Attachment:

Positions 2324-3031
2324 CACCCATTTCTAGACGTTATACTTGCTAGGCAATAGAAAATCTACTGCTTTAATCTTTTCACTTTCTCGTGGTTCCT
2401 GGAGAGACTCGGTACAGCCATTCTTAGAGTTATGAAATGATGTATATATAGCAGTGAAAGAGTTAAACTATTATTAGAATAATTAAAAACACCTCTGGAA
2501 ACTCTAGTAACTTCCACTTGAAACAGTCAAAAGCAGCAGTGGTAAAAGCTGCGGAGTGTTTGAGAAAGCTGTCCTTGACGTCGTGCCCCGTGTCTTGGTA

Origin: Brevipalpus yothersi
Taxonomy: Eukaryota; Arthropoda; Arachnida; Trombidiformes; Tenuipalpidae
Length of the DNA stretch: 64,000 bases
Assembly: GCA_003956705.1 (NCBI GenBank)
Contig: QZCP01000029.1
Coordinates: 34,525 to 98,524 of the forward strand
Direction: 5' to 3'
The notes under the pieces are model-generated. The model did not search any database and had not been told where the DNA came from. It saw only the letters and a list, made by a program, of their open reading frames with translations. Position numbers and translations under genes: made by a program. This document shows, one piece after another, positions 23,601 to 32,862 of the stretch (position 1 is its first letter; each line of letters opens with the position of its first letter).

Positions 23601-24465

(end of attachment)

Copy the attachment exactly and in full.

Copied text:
Positions 2324-3031
2324 CACCCATTTCTAGACGTTATACTTGCTAGGCAATAGAAAATCTACTGCTTTAATCTTTTCACTTTCTCGTGGTTCCT
2401 GGAGAGACTCGGTACAGCCATTCTTAGAGTTATGAAATGATGTATATATAGCAGTGAAAGAGTTAAACTATTATTAGAATAATTAAAAACACCTCTGGAA
2501 ACTCTAGTAACTTCCACTTGAAACAGTCAAAAGCAGCAGTGGTAAAAGCTGCGGAGTGTTTGAGAAAGCTGTCCTTGACGTCGTGCCCCGTGTCTTGGTA

Origin: Brevipalpus yothersi
Taxonomy: Eukaryota; Arthropoda; Arachnida; Trombidiformes; Tenuipalpidae
Length of the DNA stretch: 64,000 bases
Assembly: GCA_003956705.1 (NCBI GenBank)
Contig: QZCP01000029.1
Coordinates: 34,525 to 98,524 of the forward strand
Direction: 5' to 3'
The notes under the pieces are model-generated. The model did not search any database and had not been told where the DNA came from. It saw only the letters and a list, made by a program, of their open reading frames with translations. Position numbers and translations under genes: made by a program. This document shows, one piece after another, positions 23,601 to 32,862 of the stretch (position 1 is its first letter; each line of letters opens with the position of its first letter).

Positions 23601-24465